The South African Reserve Bank’s (SARB) decision to keep the bank repo rate unchanged at 6.5% would appear to be in response to Moody’s latest downgrading and an attempt by the SARB to prevent further decline in the country’s credit rating.
This is the view of Jithendra Maharaj, an economics academic at MANCOSA private higher education institution, who said the repo rate should have rather been decreased so that it would have stimulated consumer spending, especially during the coming festive season.
The repo rate informs the Central Bank in terms of the rate of lending to commercial banks and this in turn, impacts on the rate at which commercial banks lend to their clients. An unchanged rate means that South Africans will not experience any changes in their monthly debt repayments. Lesetja Kganyago, the Reserve Bank’s Governor, announced that the inflation rate is at the lowest level in eight years at 3.7%.
“This augurs well for consumers, yet, given the increasing rate of unemployment in South Africa, the lower inflation rate is to be expected. What would have better served the economy is to have decreased the repo rate which would have impacted positively in terms of South Africans paying less on loans and mortgages which would, in all likelihood, increase consumer spending.
“Increased consumer spending improves and stimulates the economy in both the service and manufacturing sectors and would improve Gross Domestic Product (GDP). The Reserve Bank has indicated that GDP forecast will drop 0.1% to 0.5% and this is in keeping with lower public and private consumption of goods and services,” said Maharaj.
He said the impact on consumers, particularly during the festive season, is that there will be fewer big-ticket items than usual in shopping trolleys. Spending, he said, will remain fairly flat with the man-in-the-street having no incentive to use that credit card or credit financing facility.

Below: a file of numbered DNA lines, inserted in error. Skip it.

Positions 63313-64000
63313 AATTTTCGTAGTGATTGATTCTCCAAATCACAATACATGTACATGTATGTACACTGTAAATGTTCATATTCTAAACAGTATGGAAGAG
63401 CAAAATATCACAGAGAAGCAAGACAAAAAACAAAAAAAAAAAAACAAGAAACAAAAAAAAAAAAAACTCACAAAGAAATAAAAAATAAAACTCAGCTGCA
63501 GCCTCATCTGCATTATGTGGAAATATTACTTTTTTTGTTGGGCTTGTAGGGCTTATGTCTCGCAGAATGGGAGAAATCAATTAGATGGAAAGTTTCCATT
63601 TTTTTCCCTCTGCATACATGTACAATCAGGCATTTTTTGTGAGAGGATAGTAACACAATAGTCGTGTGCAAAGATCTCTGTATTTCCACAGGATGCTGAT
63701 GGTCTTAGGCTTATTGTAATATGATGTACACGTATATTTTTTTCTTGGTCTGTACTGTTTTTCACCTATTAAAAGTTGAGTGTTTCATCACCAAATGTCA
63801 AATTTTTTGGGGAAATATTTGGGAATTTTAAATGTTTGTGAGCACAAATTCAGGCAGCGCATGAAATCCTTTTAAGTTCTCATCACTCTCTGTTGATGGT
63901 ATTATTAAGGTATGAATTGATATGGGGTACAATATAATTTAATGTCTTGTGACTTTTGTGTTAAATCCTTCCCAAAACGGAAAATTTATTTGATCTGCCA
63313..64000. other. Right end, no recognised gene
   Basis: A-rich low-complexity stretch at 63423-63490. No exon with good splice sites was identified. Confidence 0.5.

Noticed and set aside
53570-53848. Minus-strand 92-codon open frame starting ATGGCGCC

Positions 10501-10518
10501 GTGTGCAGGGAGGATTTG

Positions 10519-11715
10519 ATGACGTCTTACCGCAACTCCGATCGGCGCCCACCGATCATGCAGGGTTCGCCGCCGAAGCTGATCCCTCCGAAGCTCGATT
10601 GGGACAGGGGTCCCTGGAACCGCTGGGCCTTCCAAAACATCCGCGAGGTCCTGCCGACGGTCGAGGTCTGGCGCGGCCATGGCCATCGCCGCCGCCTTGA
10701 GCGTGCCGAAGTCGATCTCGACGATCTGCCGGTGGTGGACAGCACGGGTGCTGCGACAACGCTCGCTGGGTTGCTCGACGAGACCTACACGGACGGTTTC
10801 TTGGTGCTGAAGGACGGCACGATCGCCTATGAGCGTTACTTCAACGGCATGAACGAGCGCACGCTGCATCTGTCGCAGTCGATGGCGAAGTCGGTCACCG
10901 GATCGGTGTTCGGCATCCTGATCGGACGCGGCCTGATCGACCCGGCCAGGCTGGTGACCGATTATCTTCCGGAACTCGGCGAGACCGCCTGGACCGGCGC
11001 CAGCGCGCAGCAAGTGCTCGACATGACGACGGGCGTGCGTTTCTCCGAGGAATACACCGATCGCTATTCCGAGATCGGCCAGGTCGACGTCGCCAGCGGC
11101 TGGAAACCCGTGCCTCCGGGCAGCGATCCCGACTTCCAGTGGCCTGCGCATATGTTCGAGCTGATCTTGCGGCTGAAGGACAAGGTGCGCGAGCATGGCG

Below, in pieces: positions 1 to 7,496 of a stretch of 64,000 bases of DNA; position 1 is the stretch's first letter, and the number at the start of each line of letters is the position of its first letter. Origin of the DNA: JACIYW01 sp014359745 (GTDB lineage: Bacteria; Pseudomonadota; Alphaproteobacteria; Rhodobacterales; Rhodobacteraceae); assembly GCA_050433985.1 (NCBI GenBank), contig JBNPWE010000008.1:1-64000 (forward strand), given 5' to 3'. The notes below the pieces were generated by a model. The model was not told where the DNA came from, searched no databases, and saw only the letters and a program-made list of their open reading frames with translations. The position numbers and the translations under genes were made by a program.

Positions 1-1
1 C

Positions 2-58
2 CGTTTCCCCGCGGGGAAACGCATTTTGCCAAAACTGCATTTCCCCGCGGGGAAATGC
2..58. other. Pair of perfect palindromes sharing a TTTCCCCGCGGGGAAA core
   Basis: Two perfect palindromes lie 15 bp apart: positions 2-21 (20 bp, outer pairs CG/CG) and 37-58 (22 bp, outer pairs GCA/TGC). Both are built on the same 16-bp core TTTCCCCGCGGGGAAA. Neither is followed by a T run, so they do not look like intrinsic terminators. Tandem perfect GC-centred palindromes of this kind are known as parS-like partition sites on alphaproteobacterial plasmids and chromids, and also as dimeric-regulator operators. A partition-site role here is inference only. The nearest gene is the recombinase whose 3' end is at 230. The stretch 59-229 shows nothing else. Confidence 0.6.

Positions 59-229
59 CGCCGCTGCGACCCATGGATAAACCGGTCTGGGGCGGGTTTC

“Further, monthly repayments on existing debt remains the same and consumers will probably be ambivalent about personal budgets.
“However, the positive in all of this is that the consumer is not being fooled into a spending frenzy this December. Had the interest rate dropped, it would necessarily have to increase in the future (due to Government’s weakening fiscal position) making all the repayments on purchases more expensive.
“Once again, consumers are urged to budget with care and diligence and spend accordingly,” said Maharaj.
He added that for manufacturers, retailers and service providers, the future looks bleaker.
“Decreased consumerism, increased unemployment and an unpromising exchange rate means that meeting day-to-day expenses is going to be more challenging. As most economists would agree, it may have been wiser to decrease the repo rate rather than keep it constant,” said Maharaj.
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